Voters have something to say about abortion rights

Voters made it clear at the ballot: Americans want access to abortion care. Preliminary results from the midterm elections show voters overwhelmingly supported measures protecting abortion rights and rejected measures that would further restrict or ban abortion.

Legal abortions fell some 6 percent in the two months after the Dobbs v. Jackson Women’s Health Organization decision erased the constitutional right to abortion. In 13 states, most abortions are banned with narrow exceptions. And the threat of a national ban on abortion is real, especially if Democrats do not, at minimum, hold their current ground in the midterms. Some of those races remain undecided as of Wednesday.

Abortion bans are severely unpopular—a scant 8 percent of Americans say that abortion should be banned in all cases, according to the most recent data from the Public Religion Research Institute. Results from Tuesday’s elections seem to mirror this data.

California, Proposition 1 — PASSED

Proposition 1 will enshrine the right to abortion and the right to use contraceptives (or not) in the state’s constitution, clarifying that the state cannot interfere in a person’s reproductive freedom. The measure passed with overwhelming support, as it was expected, according to preliminary results

View results here.

Michigan, “Reproductive Freedom For All” — PASSED

The measure “Reproductive Freedom For All” appeared on the ballot as Proposition 3. The measure passed, creating the broad right to “reproductive freedom” the law in Michigan. The law also strikes 1931 abortion ban and potentially other abortion regulations.

“Today, the people of Michigan voted to restore the reproductive rights they’ve had for 50 years,” Reproductive Freedom campaign spokesperson Darci McConnell told Bridge Michigan.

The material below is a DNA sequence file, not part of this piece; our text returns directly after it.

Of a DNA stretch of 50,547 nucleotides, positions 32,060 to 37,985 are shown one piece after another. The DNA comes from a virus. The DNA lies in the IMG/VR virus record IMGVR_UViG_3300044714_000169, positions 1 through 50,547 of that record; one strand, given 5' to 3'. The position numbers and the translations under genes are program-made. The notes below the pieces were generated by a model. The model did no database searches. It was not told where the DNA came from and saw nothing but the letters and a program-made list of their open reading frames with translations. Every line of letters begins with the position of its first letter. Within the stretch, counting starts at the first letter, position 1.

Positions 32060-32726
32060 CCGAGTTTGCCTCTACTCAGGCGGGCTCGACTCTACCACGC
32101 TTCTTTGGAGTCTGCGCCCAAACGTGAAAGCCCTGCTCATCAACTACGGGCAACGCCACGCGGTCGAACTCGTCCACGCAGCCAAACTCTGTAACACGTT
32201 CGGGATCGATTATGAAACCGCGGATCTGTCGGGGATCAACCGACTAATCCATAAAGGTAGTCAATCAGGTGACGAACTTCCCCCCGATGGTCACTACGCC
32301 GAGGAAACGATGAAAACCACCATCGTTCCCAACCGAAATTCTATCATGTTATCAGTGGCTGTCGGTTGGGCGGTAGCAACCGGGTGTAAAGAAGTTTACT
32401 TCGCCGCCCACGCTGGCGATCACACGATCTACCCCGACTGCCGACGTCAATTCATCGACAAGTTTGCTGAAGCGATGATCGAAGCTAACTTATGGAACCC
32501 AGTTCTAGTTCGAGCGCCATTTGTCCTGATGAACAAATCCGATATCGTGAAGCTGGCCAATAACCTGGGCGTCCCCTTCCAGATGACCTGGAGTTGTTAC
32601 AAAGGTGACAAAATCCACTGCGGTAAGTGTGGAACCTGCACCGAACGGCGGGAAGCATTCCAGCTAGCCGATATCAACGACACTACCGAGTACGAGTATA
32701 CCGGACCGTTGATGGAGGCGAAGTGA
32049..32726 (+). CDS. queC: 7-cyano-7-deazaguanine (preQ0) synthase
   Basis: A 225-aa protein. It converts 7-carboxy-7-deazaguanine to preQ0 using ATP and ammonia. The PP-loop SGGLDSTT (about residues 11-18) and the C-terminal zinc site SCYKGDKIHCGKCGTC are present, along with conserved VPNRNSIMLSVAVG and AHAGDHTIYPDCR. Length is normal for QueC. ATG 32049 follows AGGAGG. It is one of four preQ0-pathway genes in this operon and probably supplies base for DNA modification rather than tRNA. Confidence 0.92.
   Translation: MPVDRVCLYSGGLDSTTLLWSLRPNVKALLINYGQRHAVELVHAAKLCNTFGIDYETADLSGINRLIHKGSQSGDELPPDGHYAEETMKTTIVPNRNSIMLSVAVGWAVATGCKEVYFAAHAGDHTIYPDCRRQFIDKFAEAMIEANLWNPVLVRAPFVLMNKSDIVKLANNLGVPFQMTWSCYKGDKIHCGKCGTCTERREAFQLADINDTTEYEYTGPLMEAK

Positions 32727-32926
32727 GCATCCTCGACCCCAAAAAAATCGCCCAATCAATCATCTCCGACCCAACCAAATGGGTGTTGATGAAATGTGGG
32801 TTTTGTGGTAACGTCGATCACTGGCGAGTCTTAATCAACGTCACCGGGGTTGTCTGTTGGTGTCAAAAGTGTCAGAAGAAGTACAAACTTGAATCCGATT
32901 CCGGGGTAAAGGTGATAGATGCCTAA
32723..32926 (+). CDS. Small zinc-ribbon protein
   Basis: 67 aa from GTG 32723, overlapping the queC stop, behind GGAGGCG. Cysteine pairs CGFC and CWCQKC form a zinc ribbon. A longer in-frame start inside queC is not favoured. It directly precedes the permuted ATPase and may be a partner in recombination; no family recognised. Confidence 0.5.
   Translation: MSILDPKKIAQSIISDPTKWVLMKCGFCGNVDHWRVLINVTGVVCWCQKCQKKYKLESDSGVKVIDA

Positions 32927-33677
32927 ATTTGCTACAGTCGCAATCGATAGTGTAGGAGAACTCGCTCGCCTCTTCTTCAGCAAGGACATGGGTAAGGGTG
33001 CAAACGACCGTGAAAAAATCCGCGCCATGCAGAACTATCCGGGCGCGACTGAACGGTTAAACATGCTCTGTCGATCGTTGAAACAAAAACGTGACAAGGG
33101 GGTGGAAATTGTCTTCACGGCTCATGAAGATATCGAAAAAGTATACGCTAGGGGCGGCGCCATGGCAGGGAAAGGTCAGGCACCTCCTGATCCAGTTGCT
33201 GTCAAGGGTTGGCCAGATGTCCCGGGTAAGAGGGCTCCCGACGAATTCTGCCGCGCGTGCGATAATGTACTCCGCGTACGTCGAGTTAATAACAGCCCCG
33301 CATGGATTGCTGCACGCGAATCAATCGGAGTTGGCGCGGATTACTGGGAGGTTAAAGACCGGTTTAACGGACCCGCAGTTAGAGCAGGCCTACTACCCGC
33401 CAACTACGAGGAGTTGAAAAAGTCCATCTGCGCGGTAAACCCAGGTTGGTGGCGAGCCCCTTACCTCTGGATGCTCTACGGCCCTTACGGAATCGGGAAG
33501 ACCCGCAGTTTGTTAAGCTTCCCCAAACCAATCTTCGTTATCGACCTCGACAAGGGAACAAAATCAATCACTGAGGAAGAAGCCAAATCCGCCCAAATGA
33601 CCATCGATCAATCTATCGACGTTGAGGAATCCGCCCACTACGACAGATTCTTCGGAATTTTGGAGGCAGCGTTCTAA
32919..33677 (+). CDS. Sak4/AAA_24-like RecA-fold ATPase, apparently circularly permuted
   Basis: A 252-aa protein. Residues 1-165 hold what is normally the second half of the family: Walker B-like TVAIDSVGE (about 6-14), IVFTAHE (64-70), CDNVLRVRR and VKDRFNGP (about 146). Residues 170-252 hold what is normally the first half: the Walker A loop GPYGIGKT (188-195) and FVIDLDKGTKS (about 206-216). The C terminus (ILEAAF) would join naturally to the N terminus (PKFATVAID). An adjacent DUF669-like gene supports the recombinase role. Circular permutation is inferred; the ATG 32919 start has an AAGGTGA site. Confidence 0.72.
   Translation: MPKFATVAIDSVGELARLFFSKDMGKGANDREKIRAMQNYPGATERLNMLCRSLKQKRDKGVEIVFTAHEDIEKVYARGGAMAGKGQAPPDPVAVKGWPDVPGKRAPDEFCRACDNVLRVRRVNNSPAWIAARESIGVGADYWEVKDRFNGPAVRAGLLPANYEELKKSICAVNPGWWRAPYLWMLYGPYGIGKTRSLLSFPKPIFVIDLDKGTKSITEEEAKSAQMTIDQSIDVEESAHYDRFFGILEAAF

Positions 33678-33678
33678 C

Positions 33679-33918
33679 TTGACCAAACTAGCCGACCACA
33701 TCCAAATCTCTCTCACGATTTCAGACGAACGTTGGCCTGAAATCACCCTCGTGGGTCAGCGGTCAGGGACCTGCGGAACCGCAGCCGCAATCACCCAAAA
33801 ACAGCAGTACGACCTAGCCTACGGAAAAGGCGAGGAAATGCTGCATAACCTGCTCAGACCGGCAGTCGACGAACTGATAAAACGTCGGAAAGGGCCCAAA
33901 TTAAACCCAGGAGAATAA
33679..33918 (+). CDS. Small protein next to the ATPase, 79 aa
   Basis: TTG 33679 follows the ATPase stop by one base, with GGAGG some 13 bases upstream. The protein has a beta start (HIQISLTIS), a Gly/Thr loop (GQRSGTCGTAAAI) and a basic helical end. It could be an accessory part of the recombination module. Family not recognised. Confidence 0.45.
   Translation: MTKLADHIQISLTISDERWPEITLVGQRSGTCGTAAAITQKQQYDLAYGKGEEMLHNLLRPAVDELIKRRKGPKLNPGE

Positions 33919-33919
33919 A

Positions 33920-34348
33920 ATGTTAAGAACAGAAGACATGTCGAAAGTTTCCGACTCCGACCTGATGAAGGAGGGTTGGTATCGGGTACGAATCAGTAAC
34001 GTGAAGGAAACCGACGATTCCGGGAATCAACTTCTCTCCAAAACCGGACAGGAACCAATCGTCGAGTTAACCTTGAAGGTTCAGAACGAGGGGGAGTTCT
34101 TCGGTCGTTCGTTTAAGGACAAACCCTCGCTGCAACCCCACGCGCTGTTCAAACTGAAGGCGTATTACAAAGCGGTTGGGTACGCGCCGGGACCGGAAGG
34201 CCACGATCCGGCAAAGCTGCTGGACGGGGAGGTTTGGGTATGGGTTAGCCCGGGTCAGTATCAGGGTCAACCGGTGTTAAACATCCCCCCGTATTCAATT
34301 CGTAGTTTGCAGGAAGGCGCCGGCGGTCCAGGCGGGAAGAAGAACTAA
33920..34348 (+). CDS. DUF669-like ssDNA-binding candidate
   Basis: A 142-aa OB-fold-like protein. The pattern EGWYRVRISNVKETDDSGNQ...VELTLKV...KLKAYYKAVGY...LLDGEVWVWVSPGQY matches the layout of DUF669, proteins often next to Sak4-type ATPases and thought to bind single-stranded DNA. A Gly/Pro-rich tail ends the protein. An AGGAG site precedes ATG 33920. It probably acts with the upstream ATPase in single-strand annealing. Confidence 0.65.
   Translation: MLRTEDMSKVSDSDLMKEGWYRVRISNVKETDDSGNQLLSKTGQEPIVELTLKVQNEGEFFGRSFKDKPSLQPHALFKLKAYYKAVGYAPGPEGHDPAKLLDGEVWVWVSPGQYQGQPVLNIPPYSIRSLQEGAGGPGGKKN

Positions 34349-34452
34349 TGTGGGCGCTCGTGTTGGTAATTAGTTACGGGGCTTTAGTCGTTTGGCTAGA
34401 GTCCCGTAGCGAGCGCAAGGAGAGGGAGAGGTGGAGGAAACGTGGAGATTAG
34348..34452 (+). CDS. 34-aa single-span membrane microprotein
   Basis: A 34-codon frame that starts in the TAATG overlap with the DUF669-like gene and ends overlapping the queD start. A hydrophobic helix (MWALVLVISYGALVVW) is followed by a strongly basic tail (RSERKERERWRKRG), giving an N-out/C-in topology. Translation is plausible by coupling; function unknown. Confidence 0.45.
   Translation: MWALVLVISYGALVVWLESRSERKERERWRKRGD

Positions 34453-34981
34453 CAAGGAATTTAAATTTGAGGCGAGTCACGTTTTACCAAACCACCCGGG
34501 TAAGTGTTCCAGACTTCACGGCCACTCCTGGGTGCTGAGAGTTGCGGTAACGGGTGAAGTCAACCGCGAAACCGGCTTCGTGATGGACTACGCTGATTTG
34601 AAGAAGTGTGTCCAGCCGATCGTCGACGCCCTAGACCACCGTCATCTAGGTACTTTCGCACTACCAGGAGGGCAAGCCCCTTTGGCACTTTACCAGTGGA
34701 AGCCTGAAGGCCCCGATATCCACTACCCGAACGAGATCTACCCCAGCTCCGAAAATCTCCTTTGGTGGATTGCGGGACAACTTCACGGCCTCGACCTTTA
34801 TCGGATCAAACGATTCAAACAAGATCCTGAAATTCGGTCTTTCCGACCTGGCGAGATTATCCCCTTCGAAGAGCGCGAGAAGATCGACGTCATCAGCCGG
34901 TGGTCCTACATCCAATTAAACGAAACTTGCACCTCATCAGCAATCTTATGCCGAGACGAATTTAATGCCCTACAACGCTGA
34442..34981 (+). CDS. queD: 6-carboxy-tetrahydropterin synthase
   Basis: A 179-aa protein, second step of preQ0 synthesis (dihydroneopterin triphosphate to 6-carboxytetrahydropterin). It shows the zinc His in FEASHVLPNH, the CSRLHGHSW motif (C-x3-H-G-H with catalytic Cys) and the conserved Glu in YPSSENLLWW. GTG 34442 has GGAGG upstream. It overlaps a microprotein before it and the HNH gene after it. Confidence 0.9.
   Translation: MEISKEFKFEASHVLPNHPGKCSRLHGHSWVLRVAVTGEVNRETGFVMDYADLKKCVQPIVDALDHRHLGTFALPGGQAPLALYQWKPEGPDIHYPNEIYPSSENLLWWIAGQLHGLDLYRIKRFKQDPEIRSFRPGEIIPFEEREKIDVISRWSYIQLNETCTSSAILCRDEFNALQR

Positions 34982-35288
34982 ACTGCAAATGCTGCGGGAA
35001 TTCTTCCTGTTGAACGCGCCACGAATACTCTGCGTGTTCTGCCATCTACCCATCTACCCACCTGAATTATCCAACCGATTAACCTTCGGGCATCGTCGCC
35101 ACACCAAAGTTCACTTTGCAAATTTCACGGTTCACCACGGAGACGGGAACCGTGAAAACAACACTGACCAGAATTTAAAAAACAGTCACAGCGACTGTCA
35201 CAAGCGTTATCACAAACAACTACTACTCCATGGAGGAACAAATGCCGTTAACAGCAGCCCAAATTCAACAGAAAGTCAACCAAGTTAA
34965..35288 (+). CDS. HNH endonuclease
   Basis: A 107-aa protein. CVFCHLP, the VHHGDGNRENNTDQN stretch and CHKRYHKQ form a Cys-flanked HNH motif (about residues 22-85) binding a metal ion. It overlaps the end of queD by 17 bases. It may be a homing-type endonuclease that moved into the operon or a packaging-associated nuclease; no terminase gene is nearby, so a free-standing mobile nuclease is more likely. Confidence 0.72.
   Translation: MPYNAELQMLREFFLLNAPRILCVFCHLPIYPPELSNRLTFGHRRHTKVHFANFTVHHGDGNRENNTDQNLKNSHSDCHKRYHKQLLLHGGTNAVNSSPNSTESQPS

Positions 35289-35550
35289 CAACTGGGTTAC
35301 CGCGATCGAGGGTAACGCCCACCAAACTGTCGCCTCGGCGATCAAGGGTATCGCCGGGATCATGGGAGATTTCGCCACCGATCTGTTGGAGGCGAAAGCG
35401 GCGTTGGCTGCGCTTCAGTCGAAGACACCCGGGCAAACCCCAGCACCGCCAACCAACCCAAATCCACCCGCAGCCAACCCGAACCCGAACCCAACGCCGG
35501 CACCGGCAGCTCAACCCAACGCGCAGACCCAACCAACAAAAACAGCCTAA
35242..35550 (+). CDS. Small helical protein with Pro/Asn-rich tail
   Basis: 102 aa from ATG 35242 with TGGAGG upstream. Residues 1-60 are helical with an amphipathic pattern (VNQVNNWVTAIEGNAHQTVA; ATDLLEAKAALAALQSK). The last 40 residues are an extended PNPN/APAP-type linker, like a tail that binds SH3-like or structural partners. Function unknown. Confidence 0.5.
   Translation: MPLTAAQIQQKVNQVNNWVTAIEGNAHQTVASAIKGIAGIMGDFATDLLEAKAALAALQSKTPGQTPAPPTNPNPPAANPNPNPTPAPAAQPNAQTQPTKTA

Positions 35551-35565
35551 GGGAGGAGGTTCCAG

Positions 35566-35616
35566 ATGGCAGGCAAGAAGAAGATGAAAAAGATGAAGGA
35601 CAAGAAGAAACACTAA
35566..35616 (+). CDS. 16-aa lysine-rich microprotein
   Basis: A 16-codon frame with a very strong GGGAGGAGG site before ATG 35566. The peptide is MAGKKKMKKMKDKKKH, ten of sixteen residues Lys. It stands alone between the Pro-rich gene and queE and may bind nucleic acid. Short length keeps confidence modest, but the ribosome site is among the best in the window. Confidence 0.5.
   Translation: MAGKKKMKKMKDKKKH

“Proposal 3′s passage marks an historic victory for abortion access in our state and in our country – and Michigan has paved the way for future efforts to restore the rights and protections of Roe v. Wade nationwide.”

View results here.

Kentucky, Constitutional Amendment 2 — FAILED

Constitutional Amendment 2 would have amended the state constitution to say residents do not have a right to abortion, but the measure failed.

The failed amendment will have no practical impact on the right to an abortion if a sweeping ban on the procedure approved by lawmakers survives a legal challenge presently before the state Supreme Court.

“The people of Kentucky have spoken and their answer is no –- no to extremist politicians banning abortion and making private medical decisions on their behalf,” said Amber Duke, interim executive director for the ACLU of Kentucky.

View results here.

Montana, “Born Alive Infant Protection Act” — FAILED

Voters in Montana voted against the “Born Alive Infant Protection Act” that would have declared embryos and fetuses as legal persons with a right to medical care if born alive after a failed abortion or born prematurely. If passed, doctors who were found to intentionally not provide life-saving care to a fetus born alive could be punished by up to 20 years in prison or a $50,000 fine, or both, the referendum states.

Since the measure failed, Montana (at least for now) will not become one of the 18 states with “born alive” laws. All of them were enacted by state legislatures. Montana’s would have been the first to be passed by legislative referendum, according to the National Conference of State Legislatures.

The “born alive” talking point is based largely on a mythical idea that abortion is horrific and grotesque. It is extraordinarily rare for a fetus to survive an abortion procedure. (A member of the American College of Obstetrics and Gynecology remarked that it is so exceedingly uncommon that such cases occur “essentially zero percent of the time.”)

View results here.

Vermont, Proposal 1 — PASSED

Voters overwhelmingly approved Vermont’s measure designed to keep the state out of residents’ reproductive choices. Proposal 1 reads “[A]n individual’s right to personal reproductive autonomy is central to the liberty and dignity to determine one’s own life course and shall not be denied or infringed unless justified by a compelling state interest achieved by the least restrictive means.”

Tl;dr: the state has to stay out of its citizens’ reproductive lives, unless it has a really good reason to interfere, and even then, it would be an uphill legal battle for Vermont. The right to abortion is protected by state law—this would only shore it up a bit further.

View results here.

Anna Beahm

Anna Beahm |

I report on the intersection of religion and sexuality in America. Follow me on Twitter @_AnnaBeahm

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